As financial institutions race to capture a portion of the increasingly popular online and mobile banking markets, they are going to be targeted by patent owners in litigations across the country. There are, however, approaches they can take to protect themselves and their customers.

Over the last decade, patent litigations against banks have increased at a rapid pace. While banks defended 12 patent cases in 2000, that number rose to 240 in 2011 and has shown no signs of trailing off.  The majority of these cases have centered on online and mobile banking applications, such as check imaging and secure transaction processing, that customers can perform through the use of smartphones. These smartphones on their own bring a high level of litigation as evidenced by the ongoing patent battles between Apple and Samsung.

Most banking patent cases are filed by nonpracticing entities, or "patent trolls," who make no products and whose primary source of revenue is patent licensing fees or settlements. Of the banking patent cases filed in 2012, patent trolls filed 126, or 87.5%.

The standard business model for such a plaintiff includes filing suit in a patentee-friendly venue, such as the Eastern District of Texas or the District of Delaware, then negotiating a settlement value, known as a "nuisance value," that is less than the cost of defending the case. That approach minimizes the merits of the case—or lack thereof—in favor of a resolution based on financial balancing.

While a number of recent articles have addressed other merits-based defensive strategies, such as the use of joint defense groups, indemnification clauses, re-examination proceedings and litigation insurance, a patentee's nuisance-value settlement strategy includes its own escape clause.

Nuisance values differ from institution to institution, however. Typically, a larger institution with a larger litigation budget is willing to pay a higher nuisance value than a smaller institution. But that does not mean that smaller institutions are at a disadvantage. On the contrary, it may be to their benefit.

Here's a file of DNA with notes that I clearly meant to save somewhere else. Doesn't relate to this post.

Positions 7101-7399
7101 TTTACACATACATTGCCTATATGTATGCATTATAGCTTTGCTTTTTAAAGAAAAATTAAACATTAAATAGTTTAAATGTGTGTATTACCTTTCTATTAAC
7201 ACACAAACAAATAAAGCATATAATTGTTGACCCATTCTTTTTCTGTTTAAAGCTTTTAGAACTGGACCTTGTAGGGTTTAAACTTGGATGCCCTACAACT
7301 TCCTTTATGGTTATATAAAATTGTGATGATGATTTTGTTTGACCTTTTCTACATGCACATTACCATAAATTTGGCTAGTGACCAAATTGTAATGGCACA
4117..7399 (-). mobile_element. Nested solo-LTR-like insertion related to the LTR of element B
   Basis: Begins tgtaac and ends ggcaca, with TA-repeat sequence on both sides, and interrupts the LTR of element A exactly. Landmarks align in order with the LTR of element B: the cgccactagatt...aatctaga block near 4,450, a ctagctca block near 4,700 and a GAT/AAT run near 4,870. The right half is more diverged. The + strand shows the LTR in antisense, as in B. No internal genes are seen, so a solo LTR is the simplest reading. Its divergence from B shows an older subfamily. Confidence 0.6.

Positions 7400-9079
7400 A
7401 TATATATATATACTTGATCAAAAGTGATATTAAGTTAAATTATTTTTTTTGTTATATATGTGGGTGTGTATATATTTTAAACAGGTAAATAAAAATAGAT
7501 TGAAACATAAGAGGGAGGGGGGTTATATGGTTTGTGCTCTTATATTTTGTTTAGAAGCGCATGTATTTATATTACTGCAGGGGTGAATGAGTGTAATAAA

One of the unwritten rules of patent trolls is that they generally prefer to avoid any decision on the merits at all costs, as an adverse ruling on one case may damage their ability to file suit against other defendants, not to mention the legal fees they must pay to actually litigate the case.  With that in mind, smaller institutions should feel comfortable drawing a line in the sand for settlement that reflects the actual value of the case. 

For example, while nuisance value is often associated with the cost of taking a case to trial, there are other earlier milestones, such as claim construction or summary judgment, which may present openings for resolution. Because those milestones occur earlier in the court's case schedule, they are less expensive to reach. A defendant with a strong summary judgment position may use this as the basis for their nuisance value in a particular case, cutting a substantial portion from their anticipated cost in legal fees alone.

Take, for example, the company sued by a patent troll seeking millions in settlement fees. With a strong noninfringement or invalidity position, the defendant, in this instance, can threaten the plaintiff with an early resolution on the merits for a sum that, due to savings in attorneys' fees and other litigation costs, could represent one-tenth of the amount initially demanded.

By taking a firm stand for early resolution, the defendant sets the nuisance value bar at the lower end of the spectrum and allows the case to settle at the lower amount—an amount the client would have paid anyway to pursue even a near-certain victory on the merits (and an amount that may be covered by an appropriate indemnification clause or litigation insurance policy).

Pursuing nuisance value settlement is not without risks, and financial institutions should evaluate every litigation independently to determine the best approach for a particular case. Regardless of the resolution financial institutions choose to pursue, whether a nuisance-value settlement or a merits-based strategy, patent litigation is now a reality of the online and mobile banking business.

Those institutions fortunate enough to have escaped litigation to this point will likely be targeted by patent trolls in the near future and should begin to develop the defensive approach that best suits them.

Brian Seal and Tom Southard are patent litigation attorneys with the law firm of Ratner Prestia PC in Washington.